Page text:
Last April, Brouwerij Rodenbach rereleased a beer that was originally brewed in 1986 to commemorate one of the brewery’s founding brother’s 200th birthday.
The beer was Alexander, a 5.6 percent Flanders-style ale that is made up of a blend of two-year-old matured beer from oak standing foeders and young ale, all of which was macerated with sour cherries before being packaged in 750ml bottles.
Debuting in 1986, the sour ale was last released in 2000 and pays tribute to co-founder Alexander Rodenbach, whose portrait is printed on the bottle. In fact, there were four brothers—Alexander, Constantijn, Ferdinand and Pedro—all of whom joined their efforts to open the Belgium-based brewery in 1821.
“We were inspired to brew Rodenbach Alexander over two years ago, due in large part to the popular requests among beer connoisseurs, bar owners and beer lovers throughout the United States,” said Rudi Ghequire, master brewer at Rodenbach, in a press release. “Rodenbach Alexander pays homage to one of our original founders, rewards our loyal customers and simultaneously allows a new generation of craft beer lovers to try our beers.”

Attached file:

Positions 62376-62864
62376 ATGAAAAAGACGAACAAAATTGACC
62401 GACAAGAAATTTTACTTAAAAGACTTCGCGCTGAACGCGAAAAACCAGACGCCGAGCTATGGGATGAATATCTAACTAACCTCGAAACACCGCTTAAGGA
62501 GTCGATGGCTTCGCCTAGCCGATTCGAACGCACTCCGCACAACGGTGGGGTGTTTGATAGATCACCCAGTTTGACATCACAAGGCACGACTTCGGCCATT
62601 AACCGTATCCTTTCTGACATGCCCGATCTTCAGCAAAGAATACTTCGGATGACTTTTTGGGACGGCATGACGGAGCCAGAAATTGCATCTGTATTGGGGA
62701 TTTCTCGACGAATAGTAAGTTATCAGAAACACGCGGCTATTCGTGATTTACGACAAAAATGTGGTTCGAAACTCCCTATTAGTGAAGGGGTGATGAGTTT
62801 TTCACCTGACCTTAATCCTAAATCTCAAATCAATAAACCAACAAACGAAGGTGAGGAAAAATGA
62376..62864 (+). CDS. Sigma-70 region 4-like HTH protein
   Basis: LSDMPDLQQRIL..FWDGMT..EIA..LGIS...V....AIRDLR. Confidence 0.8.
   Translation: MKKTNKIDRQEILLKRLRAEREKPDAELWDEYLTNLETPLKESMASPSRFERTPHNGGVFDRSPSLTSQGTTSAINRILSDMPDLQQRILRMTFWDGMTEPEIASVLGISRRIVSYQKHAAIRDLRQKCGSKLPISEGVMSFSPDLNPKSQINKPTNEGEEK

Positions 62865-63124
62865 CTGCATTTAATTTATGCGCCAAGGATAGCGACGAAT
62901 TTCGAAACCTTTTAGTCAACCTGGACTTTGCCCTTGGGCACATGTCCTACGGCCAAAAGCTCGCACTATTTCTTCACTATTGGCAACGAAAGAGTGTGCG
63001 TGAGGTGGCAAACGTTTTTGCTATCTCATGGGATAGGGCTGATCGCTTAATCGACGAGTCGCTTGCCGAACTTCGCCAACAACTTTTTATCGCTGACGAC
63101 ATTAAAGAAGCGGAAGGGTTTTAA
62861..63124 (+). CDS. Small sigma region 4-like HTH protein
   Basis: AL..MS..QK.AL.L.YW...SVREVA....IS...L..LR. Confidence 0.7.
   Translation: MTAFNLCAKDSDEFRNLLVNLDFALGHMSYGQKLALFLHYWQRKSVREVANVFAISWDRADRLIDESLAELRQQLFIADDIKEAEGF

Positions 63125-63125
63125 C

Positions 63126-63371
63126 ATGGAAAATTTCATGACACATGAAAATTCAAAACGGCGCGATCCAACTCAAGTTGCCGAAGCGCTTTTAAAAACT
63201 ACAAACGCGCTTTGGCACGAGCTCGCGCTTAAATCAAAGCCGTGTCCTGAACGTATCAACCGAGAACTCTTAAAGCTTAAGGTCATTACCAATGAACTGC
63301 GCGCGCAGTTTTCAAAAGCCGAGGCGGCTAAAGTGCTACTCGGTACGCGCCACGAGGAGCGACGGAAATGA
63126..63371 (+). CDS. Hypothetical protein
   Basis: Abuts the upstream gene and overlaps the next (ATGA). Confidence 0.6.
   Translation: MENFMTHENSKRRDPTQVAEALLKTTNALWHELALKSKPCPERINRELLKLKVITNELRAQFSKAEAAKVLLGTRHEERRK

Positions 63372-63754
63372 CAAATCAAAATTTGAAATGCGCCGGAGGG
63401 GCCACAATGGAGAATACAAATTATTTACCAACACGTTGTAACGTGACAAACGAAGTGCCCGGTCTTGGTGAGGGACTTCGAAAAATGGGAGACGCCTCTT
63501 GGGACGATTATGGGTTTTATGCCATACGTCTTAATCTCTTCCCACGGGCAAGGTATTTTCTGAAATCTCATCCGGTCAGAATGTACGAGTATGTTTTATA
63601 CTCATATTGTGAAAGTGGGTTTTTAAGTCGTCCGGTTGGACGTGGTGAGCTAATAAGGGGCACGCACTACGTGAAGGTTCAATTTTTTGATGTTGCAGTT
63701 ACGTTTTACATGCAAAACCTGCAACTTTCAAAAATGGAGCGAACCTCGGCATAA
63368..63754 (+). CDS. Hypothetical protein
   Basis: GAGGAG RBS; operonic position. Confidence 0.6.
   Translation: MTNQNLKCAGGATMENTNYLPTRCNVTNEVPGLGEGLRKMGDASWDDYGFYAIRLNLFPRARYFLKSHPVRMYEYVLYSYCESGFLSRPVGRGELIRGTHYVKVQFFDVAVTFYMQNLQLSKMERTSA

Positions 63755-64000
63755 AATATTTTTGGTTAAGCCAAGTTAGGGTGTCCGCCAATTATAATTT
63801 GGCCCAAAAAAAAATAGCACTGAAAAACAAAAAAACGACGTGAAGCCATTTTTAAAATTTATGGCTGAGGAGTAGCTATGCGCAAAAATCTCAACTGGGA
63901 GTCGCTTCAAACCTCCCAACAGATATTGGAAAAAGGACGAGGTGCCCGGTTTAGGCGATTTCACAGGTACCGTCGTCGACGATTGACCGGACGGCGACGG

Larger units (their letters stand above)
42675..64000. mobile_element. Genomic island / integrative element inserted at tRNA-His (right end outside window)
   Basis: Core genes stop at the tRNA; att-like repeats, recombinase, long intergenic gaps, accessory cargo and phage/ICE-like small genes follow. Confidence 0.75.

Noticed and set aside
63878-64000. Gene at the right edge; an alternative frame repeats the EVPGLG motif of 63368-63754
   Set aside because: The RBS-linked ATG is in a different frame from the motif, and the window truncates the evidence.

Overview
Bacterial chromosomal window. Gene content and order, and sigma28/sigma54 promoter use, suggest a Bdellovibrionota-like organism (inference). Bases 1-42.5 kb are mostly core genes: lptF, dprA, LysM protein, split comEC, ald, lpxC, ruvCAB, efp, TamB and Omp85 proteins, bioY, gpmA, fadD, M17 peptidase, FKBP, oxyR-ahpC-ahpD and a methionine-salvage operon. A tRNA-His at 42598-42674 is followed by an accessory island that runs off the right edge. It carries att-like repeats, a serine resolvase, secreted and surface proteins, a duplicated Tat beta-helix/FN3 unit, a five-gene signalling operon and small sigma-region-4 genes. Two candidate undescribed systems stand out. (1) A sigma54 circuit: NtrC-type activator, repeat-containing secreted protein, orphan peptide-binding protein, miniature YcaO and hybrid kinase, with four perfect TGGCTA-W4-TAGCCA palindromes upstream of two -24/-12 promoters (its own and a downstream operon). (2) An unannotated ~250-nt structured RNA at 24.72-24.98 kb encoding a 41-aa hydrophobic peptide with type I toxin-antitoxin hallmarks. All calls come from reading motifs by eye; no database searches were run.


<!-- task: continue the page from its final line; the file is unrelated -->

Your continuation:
According to Rodenbach, the newest incarnation of Alexander was supposedly the first in a special draft and bottle sour program that would see more beers released throughout 2016. However, as of now, there have not been any other releases in the series.
Visually, the Rodenbach Alexander pours a deep burgundy red with a finger and a half of pink head that sticks around quite a while before leaving a thick lacing behind. There seems to be plenty of carbonation in the glass, and aroma from the glass is combination of strong vinegar, black pepper, sweet cherries, oak and earth.
From the first sip, I knew I was in for a treat, as the profile alternates between a distinct candy cherry sweetness on the palate and an acetic vinegar note on the finish. Other flavors of creamy oak, white pepper, earth, raspberries and red wine flit in and out, but the main star of the show is the interplay between the sweet and sour, neither of which dominates to the other any any point. Carbonation is excellent, and while the profile did become a bit sweeter as the beer warmed, it was not enough to upset the balance that the profile exhibited.